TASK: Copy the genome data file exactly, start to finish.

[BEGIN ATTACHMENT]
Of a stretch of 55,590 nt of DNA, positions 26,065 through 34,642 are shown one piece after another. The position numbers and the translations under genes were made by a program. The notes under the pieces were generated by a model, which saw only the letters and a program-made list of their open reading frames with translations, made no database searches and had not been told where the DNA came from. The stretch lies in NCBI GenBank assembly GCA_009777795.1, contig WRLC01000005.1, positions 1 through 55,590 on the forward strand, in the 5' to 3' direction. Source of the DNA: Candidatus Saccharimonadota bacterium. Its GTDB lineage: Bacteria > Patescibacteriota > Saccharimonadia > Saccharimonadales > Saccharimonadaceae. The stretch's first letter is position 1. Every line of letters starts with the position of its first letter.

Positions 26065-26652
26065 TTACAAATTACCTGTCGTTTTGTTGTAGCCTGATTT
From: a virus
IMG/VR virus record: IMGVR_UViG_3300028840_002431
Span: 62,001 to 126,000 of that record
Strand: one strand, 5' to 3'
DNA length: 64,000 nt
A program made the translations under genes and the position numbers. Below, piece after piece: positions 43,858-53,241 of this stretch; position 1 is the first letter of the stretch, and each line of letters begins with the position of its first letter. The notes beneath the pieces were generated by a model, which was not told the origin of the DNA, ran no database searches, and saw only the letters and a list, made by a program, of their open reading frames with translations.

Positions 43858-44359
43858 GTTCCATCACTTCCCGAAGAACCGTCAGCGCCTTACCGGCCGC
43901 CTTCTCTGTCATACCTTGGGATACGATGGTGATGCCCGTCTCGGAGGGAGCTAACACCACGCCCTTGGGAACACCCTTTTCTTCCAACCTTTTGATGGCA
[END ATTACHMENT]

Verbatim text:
Of a stretch of 55,590 nt of DNA, positions 26,065 through 34,642 are shown one piece after another. The position numbers and the translations under genes were made by a program. The notes under the pieces were generated by a model, which saw only the letters and a program-made list of their open reading frames with translations, made no database searches and had not been told where the DNA came from. The stretch lies in NCBI GenBank assembly GCA_009777795.1, contig WRLC01000005.1, positions 1 through 55,590 on the forward strand, in the 5' to 3' direction. Source of the DNA: Candidatus Saccharimonadota bacterium. Its GTDB lineage: Bacteria > Patescibacteriota > Saccharimonadia > Saccharimonadales > Saccharimonadaceae. The stretch's first letter is position 1. Every line of letters starts with the position of its first letter.

Positions 26065-26652
26065 TTACAAATTACCTGTCGTTTTGTTGTAGCCTGATTT
From: a virus
IMG/VR virus record: IMGVR_UViG_3300028840_002431
Span: 62,001 to 126,000 of that record
Strand: one strand, 5' to 3'
DNA length: 64,000 nt
A program made the translations under genes and the position numbers. Below, piece after piece: positions 43,858-53,241 of this stretch; position 1 is the first letter of the stretch, and each line of letters begins with the position of its first letter. The notes beneath the pieces were generated by a model, which was not told the origin of the DNA, ran no database searches, and saw only the letters and a list, made by a program, of their open reading frames with translations.

Positions 43858-44359
43858 GTTCCATCACTTCCCGAAGAACCGTCAGCGCCTTACCGGCCGC
43901 CTTCTCTGTCATACCTTGGGATACGATGGTGATGCCCGTCTCGGAGGGAGCTAACACCACGCCCTTGGGAACACCCTTTTCTTCCAACCTTTTGATGGCA